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eBook The Problem of Slavery as History: A Global Approach (The David Brion Davis Series) download

by Joseph C. Miller

eBook The Problem of Slavery as History: A Global Approach (The David Brion Davis Series) download ISBN: 0300113153
Author: Joseph C. Miller
Publisher: Yale University Press (December 31, 2009)
Language: English
Pages: 240
ePub: 1633 kb
Fb2: 1815 kb
Rating: 4.9
Other formats: mobi mbr txt azw
Category: Political
Subcategory: Sociology

Joseph C. Miller turns this classic question on its head by rethinking the very nature of slavery. Ambitious, incisive, and poetic, The Problem of Slavery as History challenges us to rethink our understanding of African, Atlantic and global history

Joseph C. Ambitious, incisive, and poetic, The Problem of Slavery as History challenges us to rethink our understanding of African, Atlantic and global history. At once a remarkable journey through the past and a manifesto for the future, it is a must-read for all those invested in the work of history. Laurent Dubois, author of Haiti: The Aftershocks of History. A provocative and deeply informed effort to historicize slavery as an evolving practice that has nevertheless remained integral to almost every society in human history.

The David Brion Davis Series

The David Brion Davis Series. New Haven and London: Yale University Press, 2012. Miller recasts the world history of slavery as a means for marginalized insiders to appropriate outsiders and mobilize them in the slavers' competition with predominant elites.

Joseph C. Miller turns this classic question on its head by rethinking the very nature of slavery, arguing that it must be viewed generally as a process rather than as an institution. Tracing the global history of slaving over thousands of years, Miller reveals the shortcomings of Western narratives that define slavery by the same structures and power relations regardless of places and times, concluding instead that slaving is a process which can be understood fully only as imbedded in changing circumstances.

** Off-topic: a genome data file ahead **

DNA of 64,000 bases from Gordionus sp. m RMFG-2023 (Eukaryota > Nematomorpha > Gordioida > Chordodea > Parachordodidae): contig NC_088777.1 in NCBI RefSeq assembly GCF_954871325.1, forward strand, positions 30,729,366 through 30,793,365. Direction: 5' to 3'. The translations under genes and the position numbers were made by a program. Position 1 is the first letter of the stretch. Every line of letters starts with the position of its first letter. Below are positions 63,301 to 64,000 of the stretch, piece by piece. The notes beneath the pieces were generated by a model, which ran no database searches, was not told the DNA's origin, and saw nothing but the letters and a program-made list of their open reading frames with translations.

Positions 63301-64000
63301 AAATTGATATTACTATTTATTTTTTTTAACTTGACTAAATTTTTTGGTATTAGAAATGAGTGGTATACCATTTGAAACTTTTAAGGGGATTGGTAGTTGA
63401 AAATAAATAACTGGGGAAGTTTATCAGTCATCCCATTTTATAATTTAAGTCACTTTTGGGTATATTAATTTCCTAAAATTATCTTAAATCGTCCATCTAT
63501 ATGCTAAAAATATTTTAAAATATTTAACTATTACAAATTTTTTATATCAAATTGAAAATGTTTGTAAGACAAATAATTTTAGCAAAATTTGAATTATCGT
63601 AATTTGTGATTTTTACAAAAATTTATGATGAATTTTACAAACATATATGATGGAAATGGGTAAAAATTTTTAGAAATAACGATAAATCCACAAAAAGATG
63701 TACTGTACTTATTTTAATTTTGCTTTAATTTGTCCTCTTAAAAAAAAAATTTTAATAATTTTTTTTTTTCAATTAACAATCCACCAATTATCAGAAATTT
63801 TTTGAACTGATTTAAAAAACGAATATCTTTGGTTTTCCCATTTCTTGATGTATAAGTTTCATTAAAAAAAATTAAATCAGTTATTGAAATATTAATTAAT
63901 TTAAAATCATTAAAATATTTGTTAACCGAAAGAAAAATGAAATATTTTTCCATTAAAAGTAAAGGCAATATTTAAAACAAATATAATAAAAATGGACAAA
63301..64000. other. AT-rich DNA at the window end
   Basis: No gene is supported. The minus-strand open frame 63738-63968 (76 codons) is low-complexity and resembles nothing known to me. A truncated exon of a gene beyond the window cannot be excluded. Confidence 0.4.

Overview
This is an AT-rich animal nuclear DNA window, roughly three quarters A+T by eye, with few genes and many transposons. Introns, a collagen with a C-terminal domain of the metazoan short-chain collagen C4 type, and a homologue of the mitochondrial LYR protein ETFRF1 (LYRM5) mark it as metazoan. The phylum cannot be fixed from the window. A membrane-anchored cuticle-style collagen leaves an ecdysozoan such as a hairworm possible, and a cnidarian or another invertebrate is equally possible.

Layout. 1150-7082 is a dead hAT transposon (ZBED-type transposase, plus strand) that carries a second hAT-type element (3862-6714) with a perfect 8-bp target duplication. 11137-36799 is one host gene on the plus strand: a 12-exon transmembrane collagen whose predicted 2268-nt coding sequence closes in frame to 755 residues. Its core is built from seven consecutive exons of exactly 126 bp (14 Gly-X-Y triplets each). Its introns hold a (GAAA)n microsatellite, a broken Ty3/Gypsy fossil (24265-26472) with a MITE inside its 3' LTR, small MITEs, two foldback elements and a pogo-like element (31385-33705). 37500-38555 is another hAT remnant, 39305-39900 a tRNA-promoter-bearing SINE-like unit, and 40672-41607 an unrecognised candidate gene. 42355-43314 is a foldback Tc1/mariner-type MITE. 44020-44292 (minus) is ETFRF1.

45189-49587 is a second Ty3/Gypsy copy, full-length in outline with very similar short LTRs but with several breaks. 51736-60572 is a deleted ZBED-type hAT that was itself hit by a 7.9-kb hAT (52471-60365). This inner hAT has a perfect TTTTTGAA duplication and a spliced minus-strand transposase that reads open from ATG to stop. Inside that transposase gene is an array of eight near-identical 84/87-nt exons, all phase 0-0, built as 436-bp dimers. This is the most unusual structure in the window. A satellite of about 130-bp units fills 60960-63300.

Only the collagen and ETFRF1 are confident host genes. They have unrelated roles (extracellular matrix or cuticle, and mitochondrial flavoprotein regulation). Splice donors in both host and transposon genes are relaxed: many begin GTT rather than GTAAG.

The David Brion Davis Series. Breathtaking in its erudition, The Problem of Slavery as History speaks forcefully to the canon of slavery scholarship. Joseph C.

David Brion Davis (February 16, 1927 – April 14, 2019) was an American intellectual and cultural historian, and a leading authority on slavery and abolition in the Western world. He was a Sterling Professor of History at Yale University, and founder. He was a Sterling Professor of History at Yale University, and founder and director of Yale's Gilder Lehrman Center for the Study of Slavery, Resistance, and Abolition.

David Brion Davis is Sterling Professor of History at Yale University and President of the Organization of American Historians. Winner of the Bancroft Prize, the National Book Award, and the Beveridge Award of the . he is the author of several books, including Slavery and Human Progress and The Problem of Slavery in the Age of Revolution.

The Problem of Slavery as History: A Global Approach, by Joseph C. Miller. Download with Google. The Problem of Slavery as History: A Global Approach, by Joseph C.

Miller, Joseph Calder. David Brion Davis series. Slavery and manumission British policy in the Red Sea and the Persian Gulf in the first half of the 20th century, by: Zdanowski, Jerzy. Corporate Authors: ProQuest (Firm). Subjects: Slavery Historiography. Children in slavery through the ages Published: (2009).

Tracing the global history of slaving over thousands of years, Miller reveals the shortcomings of Western narratives that .

Tracing the global history of slaving over thousands of years, Miller reveals the shortcomings of Western narratives that define slavery by the same structures and power relations regardless of places and times, concluding instead that slaving is a process which can be understood fully only as imbedded in changing circumstances.

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I have long interpreted the problem of slavery as centering on the impossibility of converting humans into the totally compliant, submissive, accepting chattels symbolized by Aristotle’s ideal of the natural slave.

Why did slavery—an accepted evil for thousands of years—suddenly become regarded during the eighteenth century as an abomination so compelling that Western governments took up the cause of abolition in ways that transformed the modern world? Joseph C. Miller turns this classic question on its head by rethinking the very nature of slavery, arguing that it must be viewed generally as a process rather than as an institution. Tracing the global history of slaving over thousands of years, Miller reveals the shortcomings of Western narratives that define slavery by the same structures and power relations regardless of places and times, concluding instead that slaving is a process which can be understood fully only as imbedded in changing circumstances.